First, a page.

... It’s easy to argue, of course that having, as the S&P 500 Index currently does, 24% of assets in its 10 largest stocks is inadequate diversification. But the reality is that that level of concentration is in fact also below historic norms. In 1950, for example, the largest ten stocks composed fully 51%(!) of the total value of the Index, and even in 1964 the top ten composed 38%. Is such diversification adequate? There’s no way to be certain. But if the actual goal of investing is to capture as close as possible to 100% of the return of the stock market, one simply tries to own the market itself, warts and all, with each company weighted by its own market capitalization.

^ from a 2003 speech by John Bogle

I'll just keep doing what the man says and try to get some sleep. Darn pandemic is keeping me up at night.

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Hi Scott,

Looks like you answered your question by Bogles speech.

Here is another interview only about 7 months before his death: https://www.youtube.com/watch?v=3uJbHREmUs4 .

I know you heard this before and I will repeat what Bogle preached, "Don't just do something, just stand there." 

There is plenty to worry about for our everyday life. These are terrible times. But the stock market operates differently from our ordinary life experiences, big shocker there!  The stock market doesn't know how anything will affect our portfolios. Capitalization weighting vs. equal weighting of the indexes have been argued for 20 years. Who really cares? Nobody knows.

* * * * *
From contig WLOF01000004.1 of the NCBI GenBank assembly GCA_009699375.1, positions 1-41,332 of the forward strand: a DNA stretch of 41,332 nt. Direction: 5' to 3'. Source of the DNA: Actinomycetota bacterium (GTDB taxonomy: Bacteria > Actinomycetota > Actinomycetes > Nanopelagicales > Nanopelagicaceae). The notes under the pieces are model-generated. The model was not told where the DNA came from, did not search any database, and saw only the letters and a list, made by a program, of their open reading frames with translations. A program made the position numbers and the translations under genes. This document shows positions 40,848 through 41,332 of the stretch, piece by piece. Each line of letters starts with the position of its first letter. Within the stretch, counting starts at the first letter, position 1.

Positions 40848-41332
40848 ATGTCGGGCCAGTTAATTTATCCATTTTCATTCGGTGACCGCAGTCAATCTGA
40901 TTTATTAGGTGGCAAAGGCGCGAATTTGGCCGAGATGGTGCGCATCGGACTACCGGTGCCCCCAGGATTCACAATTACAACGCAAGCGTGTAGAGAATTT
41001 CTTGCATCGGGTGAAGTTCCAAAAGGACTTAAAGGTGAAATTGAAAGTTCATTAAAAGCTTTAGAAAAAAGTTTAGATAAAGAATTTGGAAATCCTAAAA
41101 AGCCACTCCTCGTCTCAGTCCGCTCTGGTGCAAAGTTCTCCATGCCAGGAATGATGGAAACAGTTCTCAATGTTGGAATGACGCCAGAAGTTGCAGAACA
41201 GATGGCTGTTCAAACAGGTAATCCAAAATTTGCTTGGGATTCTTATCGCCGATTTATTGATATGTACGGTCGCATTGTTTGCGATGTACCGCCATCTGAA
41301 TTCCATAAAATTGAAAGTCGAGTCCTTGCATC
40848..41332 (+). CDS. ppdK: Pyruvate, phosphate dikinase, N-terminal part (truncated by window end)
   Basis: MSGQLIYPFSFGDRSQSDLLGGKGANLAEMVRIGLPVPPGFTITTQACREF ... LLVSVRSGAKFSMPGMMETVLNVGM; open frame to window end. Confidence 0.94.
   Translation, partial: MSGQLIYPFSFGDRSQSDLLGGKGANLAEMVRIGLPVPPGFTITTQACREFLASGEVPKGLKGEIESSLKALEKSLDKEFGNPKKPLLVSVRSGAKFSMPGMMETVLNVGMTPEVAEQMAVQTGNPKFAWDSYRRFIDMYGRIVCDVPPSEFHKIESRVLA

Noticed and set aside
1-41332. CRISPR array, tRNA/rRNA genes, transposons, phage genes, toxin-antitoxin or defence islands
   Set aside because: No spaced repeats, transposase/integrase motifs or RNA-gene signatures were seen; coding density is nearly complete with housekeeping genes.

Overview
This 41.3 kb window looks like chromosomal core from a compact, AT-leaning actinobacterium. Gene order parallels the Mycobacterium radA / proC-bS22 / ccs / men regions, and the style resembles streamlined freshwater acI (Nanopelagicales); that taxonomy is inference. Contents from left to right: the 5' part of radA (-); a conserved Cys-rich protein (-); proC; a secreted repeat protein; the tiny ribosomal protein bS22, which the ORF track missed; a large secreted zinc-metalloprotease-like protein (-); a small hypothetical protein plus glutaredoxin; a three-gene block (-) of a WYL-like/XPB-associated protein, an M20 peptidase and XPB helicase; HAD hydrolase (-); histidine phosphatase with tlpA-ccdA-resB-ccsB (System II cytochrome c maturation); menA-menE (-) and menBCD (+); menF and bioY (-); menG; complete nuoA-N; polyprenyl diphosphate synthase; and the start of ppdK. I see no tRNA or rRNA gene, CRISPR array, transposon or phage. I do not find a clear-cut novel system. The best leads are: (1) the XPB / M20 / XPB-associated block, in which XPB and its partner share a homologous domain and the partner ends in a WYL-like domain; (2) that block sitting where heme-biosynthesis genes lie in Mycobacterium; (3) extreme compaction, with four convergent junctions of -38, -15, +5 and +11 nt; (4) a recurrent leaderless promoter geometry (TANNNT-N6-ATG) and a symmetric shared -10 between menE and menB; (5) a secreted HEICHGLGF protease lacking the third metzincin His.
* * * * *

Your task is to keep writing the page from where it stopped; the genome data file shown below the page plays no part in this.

I am wondering why the feds are buying up both government and corporate bonds. They never bought corporate bonds before. Is this move just to keep some companies in business when they should go bankrupt? Does all of the fed purchasing change the natural structure of how markets operate? The geniuses for the past decade have been warning us about fed's interference. I  also wonder about my California muni bond fund when I hear that state governments are going to be in deep trouble because of COVID19 affecting their tax revenue. 

There is a lot to be worried about, but I let all of the emotions of other investors be expressed as it will certainly be expressed in some fashion that even investors don't know. The stock reflects the attitude and temperament of human beings, both professional and lay investors.